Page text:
“I let everything out to make music, then at the end I gather it all together and the theme emerges,” she says. “That’s how lyrics form too. I usually start out with total nonsense, then go back and find words within the various sounds. This somehow makes sense.”
Elizabeth’s openness to experiment and working quickly are two techniques she feels emerging music-makers can deploy to help them find their creative feet. Doing so can potentially expose you to experiences that ensure you think again about what you’re trying to realise with your sound.
“You need to leave yourself open to learning and making mistakes,” she advises. “Don’t feel pressured into getting everything sounding clean and slick. Some of the best music hasn’t been brilliantly produced or recorded. It’s lovely to have amazing gear but you don’t need it to make music.”
“When I make records, I’m trying to make a statement and really get into a certain world. It takes a lot of improvising to let these come out.”
Rather than labouring over a track, Elizabeth likes to work quickly. If it’s not taking shape, then she’ll give an idea some space to breathe before returning to it to see if she can revive it.
“I get bored and don’t like recording over and over again,” she states. “I always feel your best take is in the first five. These have the energy – the more you do, the less their power.”
Aside from artist material, another creative avenue has been the world of soundtracks with scores to The Power, written with Max de Wardener, and Nocturne. It’s a musical galaxy she’s been drawn towards since her initial dalliances with music-making.
“My music often features intense themes so I enjoy having a brief and working with someone else’s vision rather than my own,” she says. “I like stepping into another world and attempting to articulate it with what I can bring to the music.”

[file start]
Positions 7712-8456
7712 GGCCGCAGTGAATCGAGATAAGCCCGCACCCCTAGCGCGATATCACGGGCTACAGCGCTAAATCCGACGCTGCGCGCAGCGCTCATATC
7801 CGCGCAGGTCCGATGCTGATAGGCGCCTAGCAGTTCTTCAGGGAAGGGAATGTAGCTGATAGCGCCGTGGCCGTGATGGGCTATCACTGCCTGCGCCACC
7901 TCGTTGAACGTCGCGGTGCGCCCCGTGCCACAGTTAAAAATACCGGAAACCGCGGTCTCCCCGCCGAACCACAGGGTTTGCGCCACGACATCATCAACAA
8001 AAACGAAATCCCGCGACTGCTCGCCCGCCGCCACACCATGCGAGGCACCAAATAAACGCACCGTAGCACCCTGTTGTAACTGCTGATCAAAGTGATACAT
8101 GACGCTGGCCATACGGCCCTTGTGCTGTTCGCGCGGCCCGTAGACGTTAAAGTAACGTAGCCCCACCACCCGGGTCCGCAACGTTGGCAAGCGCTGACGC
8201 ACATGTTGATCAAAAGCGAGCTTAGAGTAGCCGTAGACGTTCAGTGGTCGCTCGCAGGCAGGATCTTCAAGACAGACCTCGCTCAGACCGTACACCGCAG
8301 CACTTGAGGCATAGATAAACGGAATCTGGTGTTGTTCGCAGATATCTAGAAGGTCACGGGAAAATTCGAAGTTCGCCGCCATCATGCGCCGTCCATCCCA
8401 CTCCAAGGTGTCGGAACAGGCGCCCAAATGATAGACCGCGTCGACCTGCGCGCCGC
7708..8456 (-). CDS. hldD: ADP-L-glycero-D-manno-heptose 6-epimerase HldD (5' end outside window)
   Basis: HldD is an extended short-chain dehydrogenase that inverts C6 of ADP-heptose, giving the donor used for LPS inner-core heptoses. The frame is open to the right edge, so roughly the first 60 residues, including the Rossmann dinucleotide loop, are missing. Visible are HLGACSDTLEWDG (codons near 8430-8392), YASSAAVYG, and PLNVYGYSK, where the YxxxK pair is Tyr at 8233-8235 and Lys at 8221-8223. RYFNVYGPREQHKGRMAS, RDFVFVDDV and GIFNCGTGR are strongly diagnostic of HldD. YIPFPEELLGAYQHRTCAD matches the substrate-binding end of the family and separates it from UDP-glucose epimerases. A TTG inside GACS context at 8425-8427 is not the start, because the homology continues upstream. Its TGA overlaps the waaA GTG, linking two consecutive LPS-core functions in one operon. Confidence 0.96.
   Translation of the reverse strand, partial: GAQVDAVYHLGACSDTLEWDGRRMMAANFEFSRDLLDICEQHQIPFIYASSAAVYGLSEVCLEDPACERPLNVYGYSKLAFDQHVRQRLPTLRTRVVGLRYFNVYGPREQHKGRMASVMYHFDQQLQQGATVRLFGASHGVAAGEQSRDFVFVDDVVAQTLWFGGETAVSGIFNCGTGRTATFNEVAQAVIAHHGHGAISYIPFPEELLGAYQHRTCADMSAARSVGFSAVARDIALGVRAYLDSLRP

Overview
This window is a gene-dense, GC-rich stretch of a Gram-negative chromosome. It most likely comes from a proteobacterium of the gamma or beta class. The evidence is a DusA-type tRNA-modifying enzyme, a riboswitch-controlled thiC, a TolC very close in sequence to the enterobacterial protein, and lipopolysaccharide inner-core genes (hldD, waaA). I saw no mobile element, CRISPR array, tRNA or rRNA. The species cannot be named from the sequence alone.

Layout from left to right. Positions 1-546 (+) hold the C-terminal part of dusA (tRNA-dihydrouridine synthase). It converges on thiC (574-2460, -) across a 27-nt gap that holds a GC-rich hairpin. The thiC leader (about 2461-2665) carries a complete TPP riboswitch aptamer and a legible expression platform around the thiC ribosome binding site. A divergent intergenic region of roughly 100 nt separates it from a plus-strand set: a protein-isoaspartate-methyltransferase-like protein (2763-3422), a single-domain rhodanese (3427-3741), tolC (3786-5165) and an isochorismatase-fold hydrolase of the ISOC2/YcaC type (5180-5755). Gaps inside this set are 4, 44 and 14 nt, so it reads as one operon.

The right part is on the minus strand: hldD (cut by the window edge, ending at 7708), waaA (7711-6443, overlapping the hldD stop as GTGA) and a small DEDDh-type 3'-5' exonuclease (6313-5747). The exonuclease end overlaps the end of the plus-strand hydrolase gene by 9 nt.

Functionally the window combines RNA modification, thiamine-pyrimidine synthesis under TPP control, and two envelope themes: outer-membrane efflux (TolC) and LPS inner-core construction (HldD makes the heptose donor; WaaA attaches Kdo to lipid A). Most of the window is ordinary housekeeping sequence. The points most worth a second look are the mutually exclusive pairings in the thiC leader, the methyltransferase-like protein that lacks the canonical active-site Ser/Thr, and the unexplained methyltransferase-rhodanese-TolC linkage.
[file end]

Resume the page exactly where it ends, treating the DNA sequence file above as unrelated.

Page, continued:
The Power is a 2021 psychological thriller set in a hospital during power outages caused by a miners’ strike and saw Elizabeth and Max recording sounds on the sets where the film was shot.
“The starting point for the score was this sense of loneliness, blackness and space – this kind of fizzling out of electricity,” she says. “That was at the core and threaded throughout. We ended up having the acoustic world taken directly from there and weaved that into the score. It’s some way from the ‘dots on a piece of paper’ style of composition I studied.”
It just goes to show how far Elizabeth has travelled as Gazelle Twin. With more soundtrack work incoming, she’s also releasing The Wastelands, an accompanying piece to her debut record, originally let out into the wild as library music. These myriad paths leading off her creative core demonstrate how she’s willing to embrace as many opportunities as she can with her artistry. A case in point is with The Power where the sounds of the wheels of a hospital trolley being pushed down a corridor proved to be an integral part of the score.
“When we listened back, we discovered this incredible melody in there and the bulk of the score was taken from this little squeak. It’s all composition and totally valid. But it’s simple as well.”
Get the latest news, reviews and tutorials to your inbox.Subscribe